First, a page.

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Reference works

"Heart and Mind: The Art of Bo Breguet and Volf Roitman" at the Leepa-Rattner Museum of Art has been set up as a show of contrasts, the spontaneous, emotional work of Breguet playing off the geometric cerebrations of Roitman.

But it's the similarities that seem more apparent: the use of bright colors, often set in relief against black backgrounds, and the love of simplified forms.

French-born Breguet is self-taught, and his paintings have a naivete that is part of that genre, along with a pop art sensibility that calls to mind Peter Max. Most of the works on view are acrylic paintings on handmade black Arches paper. His figures, flat with little concern for perspective or anatomical correctness, fit together like puzzle pieces with a cut-and-paste quality. Lined up along the wall, they look as if a fantastical circus train's doors have been opened, spilling out a panoply of animals and people. Except that the giraffe is pink and has the voluptuous curves of a nude woman, the man striding in boots has a dog's head.

In Magnifique, a man, whose torso is shaped like a big pink heart, is being snuggled by a giant dove, so overpowering as to look as if the fellow could be suffocated by this living feather bed. In Puzzazz, a purple elephant is the size of a terrier while a cat draped over a chair back is as big as a horse. So you have some cute anthropomorphic elments combined with a dose of something more sinister. Call it a good day on the island of Dr. Moreau.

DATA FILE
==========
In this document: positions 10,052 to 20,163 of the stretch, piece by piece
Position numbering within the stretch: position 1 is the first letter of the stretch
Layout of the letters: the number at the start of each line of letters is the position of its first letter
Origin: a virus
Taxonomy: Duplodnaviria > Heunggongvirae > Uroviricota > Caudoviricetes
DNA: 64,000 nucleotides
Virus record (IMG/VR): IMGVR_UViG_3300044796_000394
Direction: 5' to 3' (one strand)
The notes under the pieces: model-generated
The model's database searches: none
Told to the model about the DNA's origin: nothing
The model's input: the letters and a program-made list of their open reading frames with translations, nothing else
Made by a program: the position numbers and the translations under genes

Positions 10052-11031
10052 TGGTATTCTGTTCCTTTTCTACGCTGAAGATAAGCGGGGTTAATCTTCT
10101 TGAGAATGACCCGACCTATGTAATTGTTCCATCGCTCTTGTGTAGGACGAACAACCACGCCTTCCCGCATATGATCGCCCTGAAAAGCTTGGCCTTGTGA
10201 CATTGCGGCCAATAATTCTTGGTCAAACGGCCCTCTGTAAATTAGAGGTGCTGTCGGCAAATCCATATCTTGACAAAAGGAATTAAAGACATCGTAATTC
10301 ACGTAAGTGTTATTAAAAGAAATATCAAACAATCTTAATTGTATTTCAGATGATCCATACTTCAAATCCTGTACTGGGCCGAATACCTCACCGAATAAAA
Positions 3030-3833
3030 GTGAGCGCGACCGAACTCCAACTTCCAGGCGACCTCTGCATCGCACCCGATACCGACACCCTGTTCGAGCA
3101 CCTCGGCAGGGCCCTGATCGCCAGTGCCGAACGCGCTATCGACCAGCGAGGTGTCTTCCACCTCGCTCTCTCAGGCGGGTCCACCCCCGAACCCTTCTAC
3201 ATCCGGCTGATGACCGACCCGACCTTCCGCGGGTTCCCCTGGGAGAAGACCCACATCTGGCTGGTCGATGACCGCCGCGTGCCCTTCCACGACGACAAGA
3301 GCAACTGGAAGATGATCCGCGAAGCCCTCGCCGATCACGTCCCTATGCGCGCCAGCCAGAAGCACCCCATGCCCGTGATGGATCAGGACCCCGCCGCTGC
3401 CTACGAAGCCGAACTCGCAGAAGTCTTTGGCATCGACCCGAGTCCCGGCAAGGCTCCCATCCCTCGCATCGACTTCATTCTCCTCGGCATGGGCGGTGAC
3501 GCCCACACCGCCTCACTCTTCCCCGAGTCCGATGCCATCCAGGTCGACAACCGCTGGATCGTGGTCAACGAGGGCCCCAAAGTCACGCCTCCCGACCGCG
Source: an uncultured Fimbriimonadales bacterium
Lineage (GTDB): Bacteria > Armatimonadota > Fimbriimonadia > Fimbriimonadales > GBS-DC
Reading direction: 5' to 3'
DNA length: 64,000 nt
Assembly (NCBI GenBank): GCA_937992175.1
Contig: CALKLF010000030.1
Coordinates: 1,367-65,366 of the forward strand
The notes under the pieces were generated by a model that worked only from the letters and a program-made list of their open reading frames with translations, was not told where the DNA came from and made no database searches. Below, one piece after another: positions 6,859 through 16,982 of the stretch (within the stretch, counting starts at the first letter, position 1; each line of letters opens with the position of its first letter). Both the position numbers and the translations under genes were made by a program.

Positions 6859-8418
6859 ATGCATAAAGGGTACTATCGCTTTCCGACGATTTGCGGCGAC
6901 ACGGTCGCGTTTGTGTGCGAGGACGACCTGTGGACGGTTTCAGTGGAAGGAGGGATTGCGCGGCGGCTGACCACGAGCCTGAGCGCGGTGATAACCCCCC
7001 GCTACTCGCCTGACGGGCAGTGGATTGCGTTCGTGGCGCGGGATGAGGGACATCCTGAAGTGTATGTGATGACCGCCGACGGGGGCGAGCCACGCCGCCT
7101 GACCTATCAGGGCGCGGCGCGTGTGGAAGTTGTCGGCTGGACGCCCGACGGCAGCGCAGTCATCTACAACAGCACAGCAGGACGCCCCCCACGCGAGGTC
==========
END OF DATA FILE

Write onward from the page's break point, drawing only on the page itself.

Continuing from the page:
Uruguayan artist Roitman is a member of MADI _ no one is quite sure what the letters stand for _ a small but enduring artistic movement founded in Argentina by Carmelo Arden Quin in the 1940s dedicated to nonrepresentational art. Roitman's geometric shapes that he fashions into mobiles, sculptures, paper collages and drawings call to mind the work of Alexander Calder, Joan Miro, Henri Matisse, Louise Nevelson and Piet Mondrian. They're supposed to be intellectual, but they're fun more than anything, his installations especially so, and without any emotional subtext.

What is MADI? is sculpture as rhetorical question. A large black circle mounted on the wall with a square mounted inside it comes to life, breaking apart, the square flapping open in primary-colored triangles to reveal colorful circles. Nearby, a large "flower" swoons and sways to New Age music.

He takes metal clippers to steel with the same ease that he applies scissors to paper in creating geometric shapes with punched-out embellishments. Roitman's large steel forms in bright colors, incidentally, are being used on the facade of a new museum in Dallas, opening in February, devoted to MADI.

Most of the way we process new experiences is by comparing them to experiences we've already had. Looking at art is similar _ we compare one painter or sculptor to another. Great art generates those references but is original enough, and complete enough, to transcend comparisons.

Viewers of this show will probably find themselves doing a lot of referencing to other art, which is why the work here is not groundbreaking. But both Breguet and Roitman are inventive, entertaining and accessible: not great stars, but good company.